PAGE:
How come metadata are not used? Clearly there is a rationale to put some effort in this?
@Nigel. Is the situation in which Comm. depts don’t really listen to users a reason for not finding stuff? Or would it be a lack of rapport with users before and while building intranets? Is the cause concepetual, rather than editorial for instance?
(I’m really looking for root causes, the symptoms we all know from daily experience).
Adding more media is something we’ve seen for years indeed. Media tend to create silo’s.
Is your third point about search or about usability/design?

In following sections I will not reproduce the entire map in the blog post – just relevant sections.

In this part of the conversation, Luc doesn’t add any new answers to the root question, but queries three that have been put forward thus far. Also note at this point I believe one of Luc’s answers is for a different question. Bob’s “easier alternatives” point was never around metadata. But Luc asks “how come metadata is not used?”. I have added it to the map here, changing the framing from a rhetorical question to an action. Having said that, if I was facilitating this conversation, I would have clarified that point before committing it to the map.

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Luc also indicates that the issue around communications and intranet teams not listening might be due to a lack of rapport.

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Finally, he adds an additional argument why social media may not be the utopia it is made out to be, by arguing that adding more media channels creates more information silos. He also argues against the entire notion on the grounds that this is a usability issue, rather than a search issue.

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Nigel Williams (LION) • Hi Luc, I think regarding Comms not listening that it is two way. If people are expecting to find something with a certain title or keyword and comms aren’t recognising this (or not providing adequate navigation to find it) then the item is unlikely to be found.
Similarly my third point is again both, it is an issue of usability but if that stops users conducting searches then it would impact daily search patterns and usage.

I interpret this reply as Nigel arguing against Luc’s assertion around lack of rapport being the reason behind intranet and comms teams not listening and learning from all levels of the user base.

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Nigel finishes by arguing that even if social media issues are usability issues, they might still impede search and the idea is therefore valid.

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Bob Meier • I really like Nigel’s point about the importance of feedback loops on Intranets, and without those it’s hard to build a system that’s continually improving. I don’t have any data on it, but I suspect most companies don’t regularly review their search analytics even if they have them enabled. Browse-type searching is harder to measure/quantify, but I’d argue that periodic usability testing can be used in place of path analysis.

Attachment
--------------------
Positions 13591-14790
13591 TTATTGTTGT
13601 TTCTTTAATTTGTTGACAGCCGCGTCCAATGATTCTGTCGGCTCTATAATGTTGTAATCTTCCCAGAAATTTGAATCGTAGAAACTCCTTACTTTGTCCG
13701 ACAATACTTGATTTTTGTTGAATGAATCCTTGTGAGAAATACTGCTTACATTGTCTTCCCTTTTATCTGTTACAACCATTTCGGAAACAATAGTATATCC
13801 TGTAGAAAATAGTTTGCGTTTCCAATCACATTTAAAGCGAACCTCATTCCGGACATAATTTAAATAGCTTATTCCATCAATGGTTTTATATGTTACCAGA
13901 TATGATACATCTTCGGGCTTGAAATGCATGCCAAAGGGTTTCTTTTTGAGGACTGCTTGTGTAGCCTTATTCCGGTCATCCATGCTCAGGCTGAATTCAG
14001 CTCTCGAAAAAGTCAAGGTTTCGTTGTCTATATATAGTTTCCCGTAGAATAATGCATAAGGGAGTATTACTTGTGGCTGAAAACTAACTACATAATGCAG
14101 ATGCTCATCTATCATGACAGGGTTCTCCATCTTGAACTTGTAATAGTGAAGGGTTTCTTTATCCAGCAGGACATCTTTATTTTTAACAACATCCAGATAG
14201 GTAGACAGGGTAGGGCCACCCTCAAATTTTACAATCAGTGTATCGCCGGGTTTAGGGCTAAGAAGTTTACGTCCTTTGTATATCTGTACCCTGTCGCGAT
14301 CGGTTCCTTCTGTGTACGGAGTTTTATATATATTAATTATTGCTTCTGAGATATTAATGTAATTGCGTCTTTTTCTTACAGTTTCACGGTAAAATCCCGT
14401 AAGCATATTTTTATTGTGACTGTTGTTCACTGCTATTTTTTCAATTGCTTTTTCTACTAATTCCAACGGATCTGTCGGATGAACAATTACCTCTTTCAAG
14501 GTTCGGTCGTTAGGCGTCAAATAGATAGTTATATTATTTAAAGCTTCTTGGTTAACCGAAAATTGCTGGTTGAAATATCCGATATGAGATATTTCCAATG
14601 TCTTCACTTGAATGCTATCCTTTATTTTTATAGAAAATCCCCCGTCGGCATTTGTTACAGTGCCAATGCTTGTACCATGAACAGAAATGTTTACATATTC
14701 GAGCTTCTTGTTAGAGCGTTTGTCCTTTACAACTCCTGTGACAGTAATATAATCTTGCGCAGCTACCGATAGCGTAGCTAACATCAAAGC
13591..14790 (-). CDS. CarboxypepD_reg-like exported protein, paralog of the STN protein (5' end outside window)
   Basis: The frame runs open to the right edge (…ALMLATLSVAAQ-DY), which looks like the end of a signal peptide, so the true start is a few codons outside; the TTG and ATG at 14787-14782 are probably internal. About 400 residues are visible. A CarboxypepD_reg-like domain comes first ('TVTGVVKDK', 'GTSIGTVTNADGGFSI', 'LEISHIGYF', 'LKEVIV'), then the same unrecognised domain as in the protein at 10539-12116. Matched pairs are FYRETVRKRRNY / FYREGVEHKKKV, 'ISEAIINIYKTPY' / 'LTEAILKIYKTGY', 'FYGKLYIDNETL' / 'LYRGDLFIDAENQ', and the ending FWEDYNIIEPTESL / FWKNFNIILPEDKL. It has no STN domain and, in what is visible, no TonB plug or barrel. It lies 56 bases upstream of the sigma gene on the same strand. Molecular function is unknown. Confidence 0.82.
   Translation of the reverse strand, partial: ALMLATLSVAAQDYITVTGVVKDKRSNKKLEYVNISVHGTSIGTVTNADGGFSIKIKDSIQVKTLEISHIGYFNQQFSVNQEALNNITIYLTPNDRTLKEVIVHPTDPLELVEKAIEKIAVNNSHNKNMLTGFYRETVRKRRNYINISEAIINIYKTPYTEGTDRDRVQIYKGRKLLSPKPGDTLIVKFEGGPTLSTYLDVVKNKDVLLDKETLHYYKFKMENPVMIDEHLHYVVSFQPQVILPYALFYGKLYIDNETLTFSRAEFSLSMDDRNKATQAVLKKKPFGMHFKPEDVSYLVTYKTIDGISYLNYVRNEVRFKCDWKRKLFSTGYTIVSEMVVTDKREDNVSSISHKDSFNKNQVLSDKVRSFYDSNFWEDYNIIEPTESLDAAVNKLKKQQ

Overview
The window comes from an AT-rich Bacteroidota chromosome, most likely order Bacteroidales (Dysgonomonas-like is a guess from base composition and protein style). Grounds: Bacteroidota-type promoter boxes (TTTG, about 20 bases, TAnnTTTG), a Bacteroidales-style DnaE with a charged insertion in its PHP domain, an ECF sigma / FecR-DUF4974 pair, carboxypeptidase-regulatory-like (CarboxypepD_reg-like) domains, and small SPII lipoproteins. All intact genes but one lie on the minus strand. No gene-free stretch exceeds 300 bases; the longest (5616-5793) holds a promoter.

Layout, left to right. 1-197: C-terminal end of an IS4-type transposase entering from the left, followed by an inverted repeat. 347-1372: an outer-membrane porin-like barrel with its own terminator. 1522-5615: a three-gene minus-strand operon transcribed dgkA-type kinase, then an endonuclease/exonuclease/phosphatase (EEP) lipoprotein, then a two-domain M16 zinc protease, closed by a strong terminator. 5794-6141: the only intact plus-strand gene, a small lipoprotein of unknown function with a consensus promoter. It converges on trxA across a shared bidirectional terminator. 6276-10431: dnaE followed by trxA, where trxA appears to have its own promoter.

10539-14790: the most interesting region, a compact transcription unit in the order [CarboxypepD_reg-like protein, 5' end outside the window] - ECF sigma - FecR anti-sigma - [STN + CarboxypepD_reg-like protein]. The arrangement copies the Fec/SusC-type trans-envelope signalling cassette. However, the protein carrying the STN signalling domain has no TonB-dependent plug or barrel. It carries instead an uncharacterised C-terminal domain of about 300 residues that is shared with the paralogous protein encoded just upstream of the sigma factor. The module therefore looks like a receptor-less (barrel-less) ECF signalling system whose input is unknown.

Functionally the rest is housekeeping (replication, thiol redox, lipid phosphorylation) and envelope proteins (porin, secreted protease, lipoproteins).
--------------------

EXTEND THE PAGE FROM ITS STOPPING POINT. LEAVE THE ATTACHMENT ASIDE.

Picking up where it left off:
I also agree with Luc – my comment on users gravitating from the Intranet to easier alternatives could be a symptom rather than a cause. However, I think it’s a self-reinforcing symptom. When you eliminate other options for finding information, then the business is forced to improve the preferred system, and in some cases that can mean user training. Not seeing a search box is a great example of something that could be fixed with a 5-minute Intranet orientation.
If I were to replace my third reason, I’d point at ambiguous or mis-placed Intranet ownership . Luc mentions Communications departments, but in my experience many of those are staffed for distributing executive announcements rather than facilitating collective publishing and consumption. I’ve seen many companies where IT or HR own the Intranet, and I think the “right” department varies by company. Communications could be the right place depending on how their role is defined.

Bob makes quite a number of points in this answer, right across various elements of the unfolding discussion. Firstly, he makes a point about analytics and the fact that a lack of feedback loops makes it hard to build a system that continually improves.

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In term of the discussion around easier alternatives, Bob offers some strategies to mitigate the issue. He notes that there are training implications when eliminating the easier alternatives.

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Finally, Bob identifies issues around the ownership of the intranet as another answer to the original question of people not being able to find stuff on the intranet. He also lists a couple of common examples.

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Karen Glynn • I think the third one listed by Bob is an effect not a cause.
Another cause could be data being structured in ways that employees don’t understand – that might be when it is structured by departments, so that users need to know who does what before they can find it, or when it is structured by processes that employees don’t know about or understand. Don’t forget intranet navigations trends are the opposite to the web – 80% of people will try and navigate first rather than searching the intranet.